9. Esmeralda Razo says:

    Carlos, I completely agree with you. It is sad how people can send money to their loved ones through a variety of ways but cannot send them their thoughts and wishes. I feel that undocumented people do have the fear of sending each other letters due to the fact that unfortunately, the government can invade our privacy. The government has and always will have the ability to tamper with not only our letters but other forms of communication as well. It is saddening that families cant express their concerns for each other or simply just tell each other how much they miss each other because of fear of being found and caught. From my past experiences of speaking with undocumented people, I can tell that although they really desire to communicate with their loved ones, they rather not take the risk of even putting themselves in a risky situation. These individuals fear that they will be putting themselves in a situation where they can jeopardize everything that they have gained and worked hard for in order to maintain a better life.

  10. Esmeralda Razo says:

    Monica, you are right. Unfortunately the government does have the ability to tamper with our privacy by looking through our mail, emails, and phone calls. This then creates fear for people causing for them not want to communicate with each other. The only way of communicating with each other would be face to face but even then undocumented people are constantly hiding from the world to not be seen in fear of being reported on to authorities. Like you said, the letters that Mari wrote was the only way for her to express her feelings and let everything out without being heard by anyone. Without these letters, the reader cannot have insight on what is truly going on inside her. Like Carlos stated, we can see deep into her heart through these letters. If letters were not used as a method to express her feelings, we would be clueless as to what in reality she was feeling. While reading these letters, one can truly get into her character and feel exactly what she is feeling and thinking. I agree with you, without the letters, we as readers would possibly have a different perspective of Mari as well as not have that connection with her character.

  11. Cynthia Reynoso says:

    I agree with everyone about the letters. Beth, also the letters took the form of a diary towards the end of the book so that is very similar to a journal.

    Throughout the novel Mari is very scared and is limited in what she says about her family or herself to many people around her. She is so afraid of being sent back to Mexico that her life is pretty much a secret life. The letters give her the ability to express herself freely without fear. Haven’t we all experienced this feeling? When you write letter you are more free to express your true feelings. This genre for this novel is very appropriate because it gives a way for the readers to truly understand Mari and her fears and feelings.

  12. Cynthia Reynoso says:

    Jorge, you bring up so many good points. I have also had family that were illegal and they experienced the same fears. In my opinion, the best way to handle this issue is to try to legalize illegals that are currently in this country. I think the real debate is the issue about illegals not paying taxes. When you think about it, is it fair to get governmental aid without paying taxes? Don’t even get me started on businessowners who hire illegals so they don’t have to report the payroll and pay workers’ comp, etc. I don’t agree with la migra sending back illegals to their countries. So why not just make them go through the process of becoming legal?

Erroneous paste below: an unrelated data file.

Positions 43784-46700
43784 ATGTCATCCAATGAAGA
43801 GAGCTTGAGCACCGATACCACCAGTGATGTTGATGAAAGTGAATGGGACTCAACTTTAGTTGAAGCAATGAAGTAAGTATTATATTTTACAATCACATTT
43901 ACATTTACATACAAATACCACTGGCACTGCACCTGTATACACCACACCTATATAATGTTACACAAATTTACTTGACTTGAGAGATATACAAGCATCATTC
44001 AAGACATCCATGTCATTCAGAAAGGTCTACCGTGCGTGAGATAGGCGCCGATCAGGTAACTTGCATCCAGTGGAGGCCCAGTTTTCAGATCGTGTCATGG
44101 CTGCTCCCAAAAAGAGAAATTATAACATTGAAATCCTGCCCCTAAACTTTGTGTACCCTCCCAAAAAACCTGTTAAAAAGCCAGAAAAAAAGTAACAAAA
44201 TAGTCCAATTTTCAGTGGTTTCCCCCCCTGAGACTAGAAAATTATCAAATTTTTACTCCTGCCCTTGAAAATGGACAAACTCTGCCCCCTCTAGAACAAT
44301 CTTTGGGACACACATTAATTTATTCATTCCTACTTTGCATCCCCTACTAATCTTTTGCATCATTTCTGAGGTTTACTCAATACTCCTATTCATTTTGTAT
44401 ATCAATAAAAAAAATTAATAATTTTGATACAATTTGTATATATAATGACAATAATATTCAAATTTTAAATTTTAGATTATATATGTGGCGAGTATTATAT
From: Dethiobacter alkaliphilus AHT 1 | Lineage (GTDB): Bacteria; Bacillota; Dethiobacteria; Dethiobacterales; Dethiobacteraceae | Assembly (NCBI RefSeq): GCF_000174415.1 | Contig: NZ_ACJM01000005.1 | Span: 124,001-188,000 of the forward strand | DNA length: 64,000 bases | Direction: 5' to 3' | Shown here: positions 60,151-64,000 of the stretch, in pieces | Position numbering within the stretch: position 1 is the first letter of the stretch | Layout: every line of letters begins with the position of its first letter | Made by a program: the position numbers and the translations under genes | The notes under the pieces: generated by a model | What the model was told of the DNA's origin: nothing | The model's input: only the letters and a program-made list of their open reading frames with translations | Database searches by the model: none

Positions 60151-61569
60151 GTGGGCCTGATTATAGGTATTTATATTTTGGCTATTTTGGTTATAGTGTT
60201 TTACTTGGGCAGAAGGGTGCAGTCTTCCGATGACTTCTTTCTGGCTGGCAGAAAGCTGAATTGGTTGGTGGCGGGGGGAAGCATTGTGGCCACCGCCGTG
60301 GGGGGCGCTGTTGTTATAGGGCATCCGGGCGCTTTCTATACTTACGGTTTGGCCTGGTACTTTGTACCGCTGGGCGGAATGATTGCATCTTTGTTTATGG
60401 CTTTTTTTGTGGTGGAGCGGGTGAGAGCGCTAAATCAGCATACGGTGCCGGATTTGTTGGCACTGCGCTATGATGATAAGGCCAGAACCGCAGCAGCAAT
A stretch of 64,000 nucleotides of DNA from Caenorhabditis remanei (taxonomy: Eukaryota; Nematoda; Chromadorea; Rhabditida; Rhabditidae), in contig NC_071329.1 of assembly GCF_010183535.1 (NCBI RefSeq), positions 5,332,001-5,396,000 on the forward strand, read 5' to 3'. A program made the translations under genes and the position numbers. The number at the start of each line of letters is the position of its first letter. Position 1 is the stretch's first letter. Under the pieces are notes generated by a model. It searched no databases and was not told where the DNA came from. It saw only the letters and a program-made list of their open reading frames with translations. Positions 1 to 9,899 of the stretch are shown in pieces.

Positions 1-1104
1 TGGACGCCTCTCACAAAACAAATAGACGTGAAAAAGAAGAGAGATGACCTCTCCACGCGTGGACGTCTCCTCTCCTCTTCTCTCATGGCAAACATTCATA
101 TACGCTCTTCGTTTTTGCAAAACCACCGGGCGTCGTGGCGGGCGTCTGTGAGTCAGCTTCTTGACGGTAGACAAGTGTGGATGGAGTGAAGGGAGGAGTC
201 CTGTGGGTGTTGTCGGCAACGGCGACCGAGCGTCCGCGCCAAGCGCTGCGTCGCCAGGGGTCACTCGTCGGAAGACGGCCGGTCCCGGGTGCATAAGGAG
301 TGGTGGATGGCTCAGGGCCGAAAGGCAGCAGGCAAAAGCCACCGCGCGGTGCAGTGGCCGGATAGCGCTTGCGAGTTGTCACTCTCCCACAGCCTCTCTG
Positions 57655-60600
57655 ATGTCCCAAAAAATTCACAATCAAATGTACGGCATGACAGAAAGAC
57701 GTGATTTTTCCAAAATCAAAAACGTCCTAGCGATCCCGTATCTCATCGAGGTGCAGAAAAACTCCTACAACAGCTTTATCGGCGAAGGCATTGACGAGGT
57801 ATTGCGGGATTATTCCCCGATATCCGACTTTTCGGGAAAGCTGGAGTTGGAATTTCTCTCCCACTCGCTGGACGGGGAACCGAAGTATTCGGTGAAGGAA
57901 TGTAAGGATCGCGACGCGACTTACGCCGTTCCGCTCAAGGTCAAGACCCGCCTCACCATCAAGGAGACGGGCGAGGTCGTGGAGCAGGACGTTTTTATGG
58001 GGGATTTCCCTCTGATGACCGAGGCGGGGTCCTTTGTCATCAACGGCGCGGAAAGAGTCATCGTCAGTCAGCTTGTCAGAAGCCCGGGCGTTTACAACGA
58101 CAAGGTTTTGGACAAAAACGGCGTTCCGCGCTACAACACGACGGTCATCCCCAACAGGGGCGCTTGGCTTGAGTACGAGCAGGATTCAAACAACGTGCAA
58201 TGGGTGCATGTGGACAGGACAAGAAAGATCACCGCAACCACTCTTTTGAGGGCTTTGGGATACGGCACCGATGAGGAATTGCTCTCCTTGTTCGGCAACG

13. Beth Winter (NY) says:


    Although I see your point about the “one sided narrator”, I found the letters to actually stop the novel from having a one-sided narrator. The story is told from Tyler’s perspective, having Mari write her letters puts another point of view on the story.

  14. Hicela Martinez says:

    Through out the book, Alvarez use of Mari’s letters made the story more interesting. It became more interesting because I was able to see different view points of the characters. I was able to know about Tyler’s thoughts and also Mari’s. Through out the letters, I was able to read what Mari’s truly feelings were. If the letters were not in the story I would have just assumed what Mari thoughts were by her actions but by reading the letters I was able to know her true feelings and her view on certain topics or ideas. I was able to see how Mari’s and Tyler’s belief’s progressed from the beginning of the story to the end of the story. Mari wrote the letters in order to release her emotions, especially the emotions that she did not share with anyone else. I was able to get a personal insight of her emotions, which makes the genre suitable for the story. For example, in the letter where she writes about her mother being held by “coyotes,” and the condition she finds her. Mari is not able to tell her sisters or father because she does not want them to be scared or to worry. If the letters would have not been in the story, I believe that the story would have not carried the same meaning and emotions it did. We would have not been able to really imagine the fear Mari’s family had of being caught by “la migra.” For me, the letters helped me imagine and also put myself on Mari’s shoes. I just imagined myself being scared all the time and hiding or not being able to go as I pleased because of being afraid of getting caught, it would be an unpleasant life. Just imagining not knowing any information about my mother whereabouts makes my heart sink.